There aren't many thin-and-light notebooks that sell for under AU$3000, which has put them out of reach for many. Fortunately, Acer has come in to fill the hole with its TravelMate 3010. Don't be fooled by the price tag -- the 3010 is well-equipped to compete with the best of them.
As hinted by the product name, Acer's TravelMate 3010 is designed for use on your daily travels. It weighs just 1.5kg and, with dimensions of 297.5 by 210 by 24.5 mm, you'll hardly notice it in your backpack.
In an effort to keep manufacturing costs low, Acer has decided to build the 3010 using mostly plastic. Of course, this also detracts from its build quality and sturdiness. Although the type of plastic chosen is fairly solid and should handle the daily grind, the quality difference -- both physical and aesthetic -- between the 3010 and, for example, a Sony VAIO, is definitely noticeable.
We were for the most part impressed with the device's port layout -- two USB 2.0, LAN, modem and VGA-Out ports on the left; and one USB 2.0, one Firewire, PC Card and a memory card reader on the right. Down the front lie switches to disable the Bluetooth and Wi-Fi chips (for conserving battery life) and headphone/microphone jacks. One small qualm: it's easy to flick the switches accidentally, which soon becomes frustrating.
The rear of the device is bare save for an Acer ezDock connector. The optional ezDock will set you back AU$399; it's far from a necessity, but includes a number of handy ports. These include 6 USB 2.0, Express Card, PC Card, Firewire, DVI, VGA, TV-Out, digital audio and a load of legacy connectors for older peripherals.
The keyboard and trackpad are comfortable to use for extended periods, but we did find the trackpad's texture a little rough for our tastes.
The TravelMate 3010 is one of the first ultra-portable laptops to be based around the Intel Centrino Duo platform. It packs a 1.66GHz Intel Core Duo processor, 512MB of DDR2-533 memory and an 80GB hard drive, which is fairly standard for a contemporary ultra-portable.
Its 12.1-inch screen offers up a widescreen pixel resolution of 1280x800, providing plenty of desktop space for working with multiple applications. It's great on paper, but in actual use we were disappointed with its lack of vibrancy and brightness. Colours appear dull, even with the brightness setting cranked up high.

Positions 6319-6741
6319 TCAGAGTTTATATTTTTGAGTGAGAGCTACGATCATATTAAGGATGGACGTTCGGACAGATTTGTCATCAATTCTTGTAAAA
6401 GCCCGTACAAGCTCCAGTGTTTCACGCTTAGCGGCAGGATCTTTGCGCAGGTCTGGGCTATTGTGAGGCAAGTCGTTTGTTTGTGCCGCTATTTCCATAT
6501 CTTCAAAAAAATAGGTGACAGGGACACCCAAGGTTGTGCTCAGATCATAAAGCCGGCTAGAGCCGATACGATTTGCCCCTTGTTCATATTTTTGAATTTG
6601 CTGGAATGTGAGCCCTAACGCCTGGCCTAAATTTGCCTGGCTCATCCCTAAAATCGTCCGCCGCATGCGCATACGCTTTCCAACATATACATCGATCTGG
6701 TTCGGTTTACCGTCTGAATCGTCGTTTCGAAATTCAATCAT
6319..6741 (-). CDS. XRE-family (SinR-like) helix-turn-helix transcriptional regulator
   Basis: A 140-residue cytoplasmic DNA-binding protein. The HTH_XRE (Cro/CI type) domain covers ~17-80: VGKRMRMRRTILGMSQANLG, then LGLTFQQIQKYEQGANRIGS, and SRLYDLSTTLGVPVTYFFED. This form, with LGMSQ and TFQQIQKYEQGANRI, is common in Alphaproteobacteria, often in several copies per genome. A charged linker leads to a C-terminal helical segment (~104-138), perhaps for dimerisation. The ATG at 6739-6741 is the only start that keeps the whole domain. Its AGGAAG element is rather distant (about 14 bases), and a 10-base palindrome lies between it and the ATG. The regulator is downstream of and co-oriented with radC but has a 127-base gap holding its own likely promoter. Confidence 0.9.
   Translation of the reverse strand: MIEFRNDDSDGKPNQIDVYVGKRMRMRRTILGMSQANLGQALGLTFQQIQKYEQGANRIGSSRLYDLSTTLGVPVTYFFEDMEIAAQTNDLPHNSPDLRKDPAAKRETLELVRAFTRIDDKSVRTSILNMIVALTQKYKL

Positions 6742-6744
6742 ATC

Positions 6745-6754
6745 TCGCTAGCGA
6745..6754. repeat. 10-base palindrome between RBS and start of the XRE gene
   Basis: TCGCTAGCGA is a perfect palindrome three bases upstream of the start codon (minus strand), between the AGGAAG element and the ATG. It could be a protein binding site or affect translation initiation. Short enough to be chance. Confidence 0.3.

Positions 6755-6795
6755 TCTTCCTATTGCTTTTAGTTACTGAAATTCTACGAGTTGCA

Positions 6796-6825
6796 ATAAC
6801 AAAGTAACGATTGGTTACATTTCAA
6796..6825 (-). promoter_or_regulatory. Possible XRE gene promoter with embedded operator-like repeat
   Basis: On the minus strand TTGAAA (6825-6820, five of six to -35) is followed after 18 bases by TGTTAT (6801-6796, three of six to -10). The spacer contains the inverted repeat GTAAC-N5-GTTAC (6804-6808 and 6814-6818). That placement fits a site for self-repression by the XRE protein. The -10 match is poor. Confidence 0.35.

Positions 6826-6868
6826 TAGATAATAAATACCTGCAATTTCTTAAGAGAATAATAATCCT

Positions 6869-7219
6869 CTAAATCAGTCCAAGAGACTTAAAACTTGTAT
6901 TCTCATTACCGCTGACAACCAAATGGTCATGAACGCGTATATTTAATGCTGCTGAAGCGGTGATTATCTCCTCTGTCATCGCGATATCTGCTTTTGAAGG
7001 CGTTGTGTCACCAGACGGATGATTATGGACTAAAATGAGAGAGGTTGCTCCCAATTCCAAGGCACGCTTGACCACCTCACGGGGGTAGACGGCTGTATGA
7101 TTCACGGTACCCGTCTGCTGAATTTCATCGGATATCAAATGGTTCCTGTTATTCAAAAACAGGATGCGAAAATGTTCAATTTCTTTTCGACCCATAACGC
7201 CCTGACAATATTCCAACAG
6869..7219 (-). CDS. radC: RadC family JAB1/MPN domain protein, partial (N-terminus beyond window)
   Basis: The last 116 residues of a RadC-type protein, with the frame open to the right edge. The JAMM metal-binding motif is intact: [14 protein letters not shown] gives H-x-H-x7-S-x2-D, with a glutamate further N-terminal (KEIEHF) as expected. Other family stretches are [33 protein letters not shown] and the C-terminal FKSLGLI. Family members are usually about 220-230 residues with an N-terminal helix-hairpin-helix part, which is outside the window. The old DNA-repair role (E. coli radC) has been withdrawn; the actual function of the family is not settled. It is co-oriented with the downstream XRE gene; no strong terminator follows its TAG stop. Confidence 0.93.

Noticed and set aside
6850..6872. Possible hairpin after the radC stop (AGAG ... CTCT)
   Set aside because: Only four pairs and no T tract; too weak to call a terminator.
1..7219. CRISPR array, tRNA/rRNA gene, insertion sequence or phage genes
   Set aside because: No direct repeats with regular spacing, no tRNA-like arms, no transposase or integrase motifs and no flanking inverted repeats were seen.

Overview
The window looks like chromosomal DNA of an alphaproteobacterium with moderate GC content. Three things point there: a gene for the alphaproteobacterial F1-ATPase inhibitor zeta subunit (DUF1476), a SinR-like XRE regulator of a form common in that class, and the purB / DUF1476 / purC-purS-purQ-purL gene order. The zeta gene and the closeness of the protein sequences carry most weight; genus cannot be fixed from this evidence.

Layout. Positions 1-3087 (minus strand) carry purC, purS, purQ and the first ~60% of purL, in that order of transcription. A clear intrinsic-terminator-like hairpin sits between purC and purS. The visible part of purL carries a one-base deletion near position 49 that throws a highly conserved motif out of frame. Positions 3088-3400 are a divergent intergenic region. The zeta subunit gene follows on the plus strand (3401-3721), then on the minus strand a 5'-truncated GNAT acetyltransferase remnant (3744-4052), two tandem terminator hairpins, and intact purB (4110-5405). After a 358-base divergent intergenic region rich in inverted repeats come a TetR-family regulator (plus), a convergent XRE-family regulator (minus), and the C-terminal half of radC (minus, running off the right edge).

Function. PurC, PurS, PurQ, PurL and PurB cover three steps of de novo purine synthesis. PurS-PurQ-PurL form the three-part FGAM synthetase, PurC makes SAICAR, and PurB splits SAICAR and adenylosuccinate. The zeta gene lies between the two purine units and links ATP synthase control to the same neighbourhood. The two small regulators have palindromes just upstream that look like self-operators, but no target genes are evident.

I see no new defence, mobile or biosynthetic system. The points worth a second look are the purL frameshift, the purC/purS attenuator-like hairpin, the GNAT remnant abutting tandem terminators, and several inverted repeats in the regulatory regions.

Built into the screen is a 1.3-megapixel camera, which comes in handy when video conferencing.
Very impressive is the fact that the notebook comes with two batteries -- a six-cell and a three-cell. This ensures that you've got a backup should you run out of juice on the road, and greatly increases total battery life as discussed under "Performance".
Disappointingly, the DVD writer comes as an external unit, which connects to the laptop's only Firewire port. This decision was obviously made to reduce the size and weight of the unit, but if you're a frequent user of optical storage it also adds unnecessary bulk.
As far as wireless connectivity is concerned, the 3010 is fully-featured, offering up Bluetooth and Infra-red in addition to regular 802.11a/b/g Wi-Fi.
The notebook comes with Acer's "Empowering Technology" software pre-installed. It's essentially a suite of applications designed to aid business users, and includes utilities such as power management, backup and recovery, presentation management and data encryption. Frankly, we found the software to be more annoying than useful, as it sits on top of the regular interface and can't be disabled.
Curiously, the power management utility included by Acer comes with questionable default settings. When the power cable is unplugged, the screen automatically becomes so dark that it's almost unreadable. We're not sure whether or not this was done to artificially increase reviewers' benchmark scores, but you'll certainly want to tweak these settings from the get-go.
The raw performance of the 3010 impressed us, particularly considering that it's an ultra-portable. We recorded a MobileMark2005 office productivity score of 227, which is on-par with the desktop replacement NEC VERSA P8210 notebook that scored 223. The fact that the P8210 uses a faster 1.83GHz processor makes this feat even more impressive.
Battery life is also stellar. The six-cell battery took 185 minutes to wind down, while the additional three-cell battery lasted for 99 minutes. All up, this gives a total battery life of just under five hours, which should keep you going for most of the time you're on the road each day.
The Acer TravelMate 3010 comes with a three-year pickup and return warranty.
Acer TravelMate 3010
Company: Acer Australia